BOOKSHOP WITH pretensions Amazon has wasted no time in incorporating its newly acquired Whole Foods subsidiary around the world, including the UK.
In spite of only having a handful of branches in the territory, Amazon was ready from early doors yesterday (a bank holiday) as the deal closed to announce that customers of Amazon Fresh would be able to buy from Whole Foods' entire range as part of their weekly shop.
Large amounts of the stock, which in some cases had been reduced in price to reflect the existing deal with UK supermarket Morrisons (in some cases up to 43 per cent), is also available from its Prime Now service in city centres, which can deliver products from Amazon, Morrisons and now Whole Foods within the hour.
It wasn't clear whether the UK would see any differences on Day One of the $13.7bn takeover, but it soon became obvious that plans have been in place for some time and ready to roll out.
In Whole Foods bricks and mortar stores, Amazon's Echo and Echo Dot were put on sale, heavily reduced and ready to buy alongside the spelt and organic cannellini beans.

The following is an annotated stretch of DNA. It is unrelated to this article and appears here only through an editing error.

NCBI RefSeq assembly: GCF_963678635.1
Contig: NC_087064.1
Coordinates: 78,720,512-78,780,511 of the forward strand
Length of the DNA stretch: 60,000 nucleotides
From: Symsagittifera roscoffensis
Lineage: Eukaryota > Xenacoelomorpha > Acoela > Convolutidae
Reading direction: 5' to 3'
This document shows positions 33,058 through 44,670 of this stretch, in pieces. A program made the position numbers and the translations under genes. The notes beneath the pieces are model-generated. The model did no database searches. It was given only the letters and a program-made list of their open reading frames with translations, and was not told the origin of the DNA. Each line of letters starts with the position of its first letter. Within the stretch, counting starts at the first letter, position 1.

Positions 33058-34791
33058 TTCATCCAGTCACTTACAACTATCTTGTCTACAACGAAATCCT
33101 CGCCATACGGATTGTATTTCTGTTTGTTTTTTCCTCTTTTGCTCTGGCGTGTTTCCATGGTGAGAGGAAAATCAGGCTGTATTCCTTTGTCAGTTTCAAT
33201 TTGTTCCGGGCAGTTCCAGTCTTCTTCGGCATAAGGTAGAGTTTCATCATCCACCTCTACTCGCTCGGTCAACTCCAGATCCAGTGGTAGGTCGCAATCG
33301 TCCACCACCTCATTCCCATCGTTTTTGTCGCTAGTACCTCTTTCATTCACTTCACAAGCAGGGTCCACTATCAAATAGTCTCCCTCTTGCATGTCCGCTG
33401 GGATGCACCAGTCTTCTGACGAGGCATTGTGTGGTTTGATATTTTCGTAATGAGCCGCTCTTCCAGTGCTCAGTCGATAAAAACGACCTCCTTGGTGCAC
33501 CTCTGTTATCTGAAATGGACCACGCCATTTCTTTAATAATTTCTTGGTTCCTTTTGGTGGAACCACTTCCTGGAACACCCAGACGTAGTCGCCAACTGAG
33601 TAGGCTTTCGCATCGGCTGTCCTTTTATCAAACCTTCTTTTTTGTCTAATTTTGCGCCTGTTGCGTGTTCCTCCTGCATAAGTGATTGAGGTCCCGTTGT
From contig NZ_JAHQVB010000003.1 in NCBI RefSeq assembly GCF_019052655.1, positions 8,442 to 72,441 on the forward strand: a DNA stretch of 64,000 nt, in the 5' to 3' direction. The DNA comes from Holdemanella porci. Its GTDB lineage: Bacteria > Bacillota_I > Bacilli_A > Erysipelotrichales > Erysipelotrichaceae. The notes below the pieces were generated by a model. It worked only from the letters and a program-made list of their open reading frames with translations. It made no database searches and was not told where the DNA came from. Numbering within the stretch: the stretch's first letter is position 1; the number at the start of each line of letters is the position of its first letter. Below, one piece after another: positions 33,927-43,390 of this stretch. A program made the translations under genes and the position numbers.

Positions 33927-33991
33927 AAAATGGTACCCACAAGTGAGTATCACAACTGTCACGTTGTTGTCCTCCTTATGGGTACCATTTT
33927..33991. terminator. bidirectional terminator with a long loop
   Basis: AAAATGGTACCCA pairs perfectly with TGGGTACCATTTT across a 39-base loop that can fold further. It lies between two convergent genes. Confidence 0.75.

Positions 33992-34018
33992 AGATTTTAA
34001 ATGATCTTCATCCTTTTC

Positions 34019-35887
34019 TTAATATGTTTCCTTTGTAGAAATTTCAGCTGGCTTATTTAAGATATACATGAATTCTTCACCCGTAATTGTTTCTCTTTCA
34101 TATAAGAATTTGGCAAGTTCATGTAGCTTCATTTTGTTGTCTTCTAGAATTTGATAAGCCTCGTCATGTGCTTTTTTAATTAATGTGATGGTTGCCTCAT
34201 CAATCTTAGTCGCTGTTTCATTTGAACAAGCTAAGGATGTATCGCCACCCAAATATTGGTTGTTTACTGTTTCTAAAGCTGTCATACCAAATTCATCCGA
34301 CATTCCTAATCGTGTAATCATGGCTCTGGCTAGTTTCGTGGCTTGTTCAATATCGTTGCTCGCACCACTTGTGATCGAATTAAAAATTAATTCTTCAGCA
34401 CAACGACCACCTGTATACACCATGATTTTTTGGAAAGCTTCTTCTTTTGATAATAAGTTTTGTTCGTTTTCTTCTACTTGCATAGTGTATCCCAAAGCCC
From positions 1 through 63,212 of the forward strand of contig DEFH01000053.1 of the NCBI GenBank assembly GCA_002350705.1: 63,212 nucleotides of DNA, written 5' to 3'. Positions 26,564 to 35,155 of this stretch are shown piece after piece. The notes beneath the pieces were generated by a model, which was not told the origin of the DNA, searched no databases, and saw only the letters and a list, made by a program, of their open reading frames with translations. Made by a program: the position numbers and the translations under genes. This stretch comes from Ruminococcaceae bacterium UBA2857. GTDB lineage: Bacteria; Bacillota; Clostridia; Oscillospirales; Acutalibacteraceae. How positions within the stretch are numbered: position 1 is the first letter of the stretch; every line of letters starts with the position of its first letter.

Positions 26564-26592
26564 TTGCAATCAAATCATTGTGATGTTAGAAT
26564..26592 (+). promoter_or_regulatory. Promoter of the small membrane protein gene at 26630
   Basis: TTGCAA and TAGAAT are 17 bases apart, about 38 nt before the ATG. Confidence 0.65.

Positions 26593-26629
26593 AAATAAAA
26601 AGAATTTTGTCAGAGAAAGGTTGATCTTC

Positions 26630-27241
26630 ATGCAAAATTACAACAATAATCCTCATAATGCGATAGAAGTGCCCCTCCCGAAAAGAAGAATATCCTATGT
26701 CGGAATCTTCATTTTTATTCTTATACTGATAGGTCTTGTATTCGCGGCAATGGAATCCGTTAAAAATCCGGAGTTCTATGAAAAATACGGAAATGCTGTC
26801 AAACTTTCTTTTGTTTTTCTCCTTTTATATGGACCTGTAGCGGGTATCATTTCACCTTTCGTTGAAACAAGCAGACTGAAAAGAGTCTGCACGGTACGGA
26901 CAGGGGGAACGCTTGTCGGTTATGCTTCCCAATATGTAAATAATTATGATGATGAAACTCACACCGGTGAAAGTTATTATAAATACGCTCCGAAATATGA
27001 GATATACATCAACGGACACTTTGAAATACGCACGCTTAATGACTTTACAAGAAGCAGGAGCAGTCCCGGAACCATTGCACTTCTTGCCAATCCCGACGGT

Whole Foods is well known for its high prices for posh foods, aimed at the "we saw you coming" end of the market. But Amazon looks set to change all that with the drop in prices effectively entering an entire infrastructure into the food retail business out of the blue to disrupt Tesco, Sainsbury's and, of course, Walmart-owned Asda (not to mention the budget supermarkets).
For Amazon, the appeal of a Whole Foods union is much clearer - it brings them to physical locations with a ready-made network.
But in the UK, where the name is an unknown quantity outside the organic Peach and Apple Kombucha community, the approach is different - get an identity to bolster their shopping service even further and take the battle to other home delivery supermarkets. And in that sense, judging from Day One, then it's very much Game On. µ
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